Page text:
Brooke stayed long after each performance to allow the audience to share their stories with her. She says, "It's deeply rewarding to me that people get the funny in the midst of the chaos. I want to give the audience permission to laugh at the really tough stuff, and to TALK about it. These are important conversations. One audience member insisted: "Anybody who's ever had a mother needs to see this play!"


Jonatha Brooke has been writing songs, making records and touring since the early 90's. After four major label releases: Grace in Gravity, The Angel in the House, Plumb, and Ten Cent Wings, Brooke started her own independent label, Bad Dog Records in 1999, and has since released seven more albums. Among them, Steady Pull's "Linger" was a top five triple-A radio song in 2001; the critically acclaimed The Works, released in 2008, combined previously unheard, unpublished Woody Guthrie lyrics with Brooke's own music and arrangements; My Mother has 4 Noses, released to its own critical acclaim as the show opened Off-Broadway, is fully orchestrated versions of the songs from the play. Ms. Brooke has also written for four Disney films, has had songs included in many television shows, and composed and sang the theme song for Joss Whedon's “Dollhouse.” She has recently co-written songs with Katy Perry and The Courtyard Hounds for their current releases. Brooke has four other musicals in development: Quadroon, with legendary jazz pianist Joe Sample; Hopper and Death and Venice, both with playwright Anton Dudley; and an as yet untitled piece with Geoffrey Nauffts.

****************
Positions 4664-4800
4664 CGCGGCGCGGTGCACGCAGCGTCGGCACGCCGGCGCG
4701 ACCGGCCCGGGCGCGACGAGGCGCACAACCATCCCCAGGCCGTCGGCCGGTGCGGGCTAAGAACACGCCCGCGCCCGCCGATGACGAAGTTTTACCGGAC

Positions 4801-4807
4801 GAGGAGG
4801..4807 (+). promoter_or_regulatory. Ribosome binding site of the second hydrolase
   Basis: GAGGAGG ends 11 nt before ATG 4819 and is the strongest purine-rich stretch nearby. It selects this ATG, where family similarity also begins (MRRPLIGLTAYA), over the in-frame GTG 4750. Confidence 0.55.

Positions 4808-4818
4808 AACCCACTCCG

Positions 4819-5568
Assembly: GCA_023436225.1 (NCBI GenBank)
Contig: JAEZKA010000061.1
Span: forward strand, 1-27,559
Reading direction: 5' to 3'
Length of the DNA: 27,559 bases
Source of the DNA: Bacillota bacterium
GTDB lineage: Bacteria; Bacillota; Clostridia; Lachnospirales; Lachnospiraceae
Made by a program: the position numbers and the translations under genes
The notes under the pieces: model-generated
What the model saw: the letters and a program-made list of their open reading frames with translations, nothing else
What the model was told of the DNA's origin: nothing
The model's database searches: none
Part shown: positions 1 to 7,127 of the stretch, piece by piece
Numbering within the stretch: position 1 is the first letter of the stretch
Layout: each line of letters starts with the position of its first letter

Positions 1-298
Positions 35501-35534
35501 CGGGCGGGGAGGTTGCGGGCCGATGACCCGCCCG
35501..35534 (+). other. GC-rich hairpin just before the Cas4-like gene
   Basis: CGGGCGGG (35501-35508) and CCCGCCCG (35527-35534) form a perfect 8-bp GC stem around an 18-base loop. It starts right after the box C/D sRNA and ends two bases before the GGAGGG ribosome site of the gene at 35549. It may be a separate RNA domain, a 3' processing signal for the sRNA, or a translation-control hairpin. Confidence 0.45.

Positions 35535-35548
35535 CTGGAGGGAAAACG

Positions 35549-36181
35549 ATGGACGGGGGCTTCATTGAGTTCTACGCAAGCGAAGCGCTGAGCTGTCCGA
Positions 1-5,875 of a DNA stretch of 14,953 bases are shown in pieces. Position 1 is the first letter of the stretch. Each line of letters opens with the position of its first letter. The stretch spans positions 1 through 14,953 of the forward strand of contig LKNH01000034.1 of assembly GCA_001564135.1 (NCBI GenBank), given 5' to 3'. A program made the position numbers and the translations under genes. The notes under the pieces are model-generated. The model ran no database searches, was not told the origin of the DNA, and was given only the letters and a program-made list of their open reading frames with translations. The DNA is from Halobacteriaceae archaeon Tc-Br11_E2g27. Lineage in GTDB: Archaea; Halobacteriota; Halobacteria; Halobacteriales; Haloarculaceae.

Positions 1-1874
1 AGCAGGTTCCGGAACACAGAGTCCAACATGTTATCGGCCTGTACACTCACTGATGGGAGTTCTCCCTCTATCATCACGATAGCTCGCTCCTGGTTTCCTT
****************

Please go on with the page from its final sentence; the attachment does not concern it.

How Jonatha Came to People’s Light

In August 2013, Honorary Trustee Hal Real and Company Member David Bradley invited senior staff at People’s Light to come to World Café Live to see Jonatha Brooke perform a prior incarnation of My Mother Has Four Noses. Producing Director Zak Berkman had been a fan of Jonatha’s music since her early days, having grown up in Amherst, Massachusetts where she went to college and wrote her first song (based on E.E. Cummings’ poem “Love Is More Thicker Than Forget”). So Zak replied to Hal and David with an immediate yes. It wasn’t purely personal, however, as People’s Light was discussing ways to include more music in upcoming seasons, and were curious to learn what Jonatha was creating.